Maile also owns a bed and breakfast on Main Street and plans to build a kitchen in back of his Madison Table and Light store to eventually house Jeff and Jarvis Jenkins’ River Valley Bar-B-Q Pit Stop. The barbecue restaurant once operated on the Madison hilltop but in late August opened inside Evan Sommerfeld Antiques Store until the kitchen is ready.
“Our committee has a lot of enthusiasm right now, and we’re obviously in it for our own self-preservation,” Maile said. “But we recognize that we can’t do it ourselves. We’ve got to get the cooperation of others.”
The committee has drawn up a “wish list” of activities for the fall and Christmas seasons to generate more activities along Main Street. To achieve their goals, they are counting on the support of city officials, the chamber, other merchant groups and, of course, local shoppers.

Bob Maile

Photo by Don Ward

Bob Maile of Madison Table & Light.

“It takes more than one business to be successful, and we can all be successful if we help each other,” said Deana Williams, another committee member who owns the Main Street Antique Mall with her husband, Scott.
The group helped organize the Aug. 1 “Shop and Dine for Charity Day” promotion among downtown merchants, whereby a percentage of sales from participating merchants was contributed to specified local charities.
The fall schedule for downtown events already is busy with the annual Madison Chautauqua Festival of Art on Sept. 25-26 and the Madison Area Chamber of Commerce’s “Soup, Stew, Chili & Brew” tasting competition on Main Street on Oct. 9.

Plans for new events

But in late October the committee plans to throw a Halloween party on Main Street as part of a celebration to welcome the Indiana Main Street Program’s Cornelius O’Brien Conference on Historic Preservation, to be held Oct. 28-30 in Madison.
The group also has arranged for retail marketing author and motivational speaker Rick Segel of Burlington, Mass., to appear at 6 p.m. on Oct. 28 at the Madison-Jefferson County Public Library in a free session that is open to the public.
From early November to Christmas, the group hopes to inspires fellow Main Street merchants to stay open late on Fridays; other events are in the works, including a tree and building lighting celebration on Main Street to replace the now defunct Festival of Lights Christmas display held the past seven years on the riverfront by the chamber of commerce.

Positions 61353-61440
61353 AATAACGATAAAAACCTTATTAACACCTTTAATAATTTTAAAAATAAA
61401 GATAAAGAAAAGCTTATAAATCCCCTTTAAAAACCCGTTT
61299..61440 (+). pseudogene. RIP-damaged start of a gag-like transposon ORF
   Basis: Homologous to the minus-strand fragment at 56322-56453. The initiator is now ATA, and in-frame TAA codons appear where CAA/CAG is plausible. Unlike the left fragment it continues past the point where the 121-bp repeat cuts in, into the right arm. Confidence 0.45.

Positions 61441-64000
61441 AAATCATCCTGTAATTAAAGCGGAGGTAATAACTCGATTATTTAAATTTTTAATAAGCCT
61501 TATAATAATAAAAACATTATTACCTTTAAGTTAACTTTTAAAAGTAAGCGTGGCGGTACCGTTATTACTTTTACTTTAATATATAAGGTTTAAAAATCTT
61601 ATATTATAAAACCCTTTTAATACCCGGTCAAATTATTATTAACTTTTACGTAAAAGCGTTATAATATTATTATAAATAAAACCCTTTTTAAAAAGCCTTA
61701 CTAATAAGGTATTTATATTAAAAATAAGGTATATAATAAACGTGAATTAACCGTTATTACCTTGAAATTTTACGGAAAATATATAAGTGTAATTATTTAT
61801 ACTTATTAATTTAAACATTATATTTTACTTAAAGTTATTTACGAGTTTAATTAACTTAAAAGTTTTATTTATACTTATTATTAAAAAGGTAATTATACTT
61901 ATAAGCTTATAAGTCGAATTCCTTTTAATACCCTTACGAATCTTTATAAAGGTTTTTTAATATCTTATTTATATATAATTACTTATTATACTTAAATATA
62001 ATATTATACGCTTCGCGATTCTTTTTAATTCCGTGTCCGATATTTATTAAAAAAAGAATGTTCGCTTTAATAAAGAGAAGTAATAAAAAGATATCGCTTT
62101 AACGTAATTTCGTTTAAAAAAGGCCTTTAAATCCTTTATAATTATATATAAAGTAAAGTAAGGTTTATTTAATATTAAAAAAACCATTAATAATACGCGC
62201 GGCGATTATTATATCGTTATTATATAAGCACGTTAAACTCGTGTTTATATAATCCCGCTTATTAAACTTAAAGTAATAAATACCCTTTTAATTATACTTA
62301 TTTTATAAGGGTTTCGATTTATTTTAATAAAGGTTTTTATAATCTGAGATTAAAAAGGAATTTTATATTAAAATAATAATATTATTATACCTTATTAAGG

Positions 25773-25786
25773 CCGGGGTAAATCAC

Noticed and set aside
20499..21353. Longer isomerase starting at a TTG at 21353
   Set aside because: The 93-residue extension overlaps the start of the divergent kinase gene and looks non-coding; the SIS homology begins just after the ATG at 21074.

“To get people to shop downtown, we know we have to offer people things they can’t get at Wal-Mart. But can also offer them something different – a true shopping experience in a historic downtown,” said Annalisa Strickland, who moved from Los Angeles to Madison after having worked here in 1999 during the filming of the yet-to-be-released movie “Madison.” She now sells hand-made jewelry at her Princess and the Bead shop and is another new merchant of only one year who found it difficult to fit into one of the local groups.
After evaluating the other groups, she said the Calendar Committee was her best option.

The Schallert principle

Elaine Reece

Photo by Don Ward

Elaine Reece poses with a scrapbook story of her store, Scrap-N-Sniff.

Dattilo and the others have had their entrepreneurial spirits awakened by a Florida-based retail marketing expert named Jon Schallert. A former marketing executive with Hallmark Cards for 10 years, Schallert now has his own consulting company and travels the country holding seminars and workshops to help small-town America merchants hold their own in competitive or seasonal environments.
Regardless of the situation, Schallert preaches one simple message: That it is up to each individual business owner to determine his fate by making the business desirable for customers to visit – and return. He calls his formula “destination marketing.” Quite simply, if people are willing to drive from out of town – or even down the hill in Madison – just to shop your store, then you’ve got a destination business.
Schallert states his own definition of a retail destination this way: “A business so compellingly unique that consumers willingly go out of their way, passing other competitive stores, to seek their preferred service or shopping choice.”
Schallert conducted a one-day workshop last year in Terre Haute, Ind., and another in Osgood, Ind, in April. Nancy Gruner, the recently appointed Madison Main Street Program board president and owner of Whimsy, attended the Terre Haute session with Strickland, Main Street Program board member Dana Riddle and former member Brad Miller. Both are on the Calendar Committee, along with Dattilo, Williams, Bob Maile, owner of Madison Table and Light, Wanda Gross of Wanda’s Gifts, and Bob Ems.
Dattilo, Williams and the chamber’s Laura Hodges were among a group of Madison people who attended the Osgood session, sponsored by the Batesville chamber.
Maile has invited Madison Area Convention and Visitors Bureau executive director Linda Lytle to attend a Schallert workshop in Greenville, Ohio, on Oct. 13. She has accepted the invitation and plans to attend with Williams.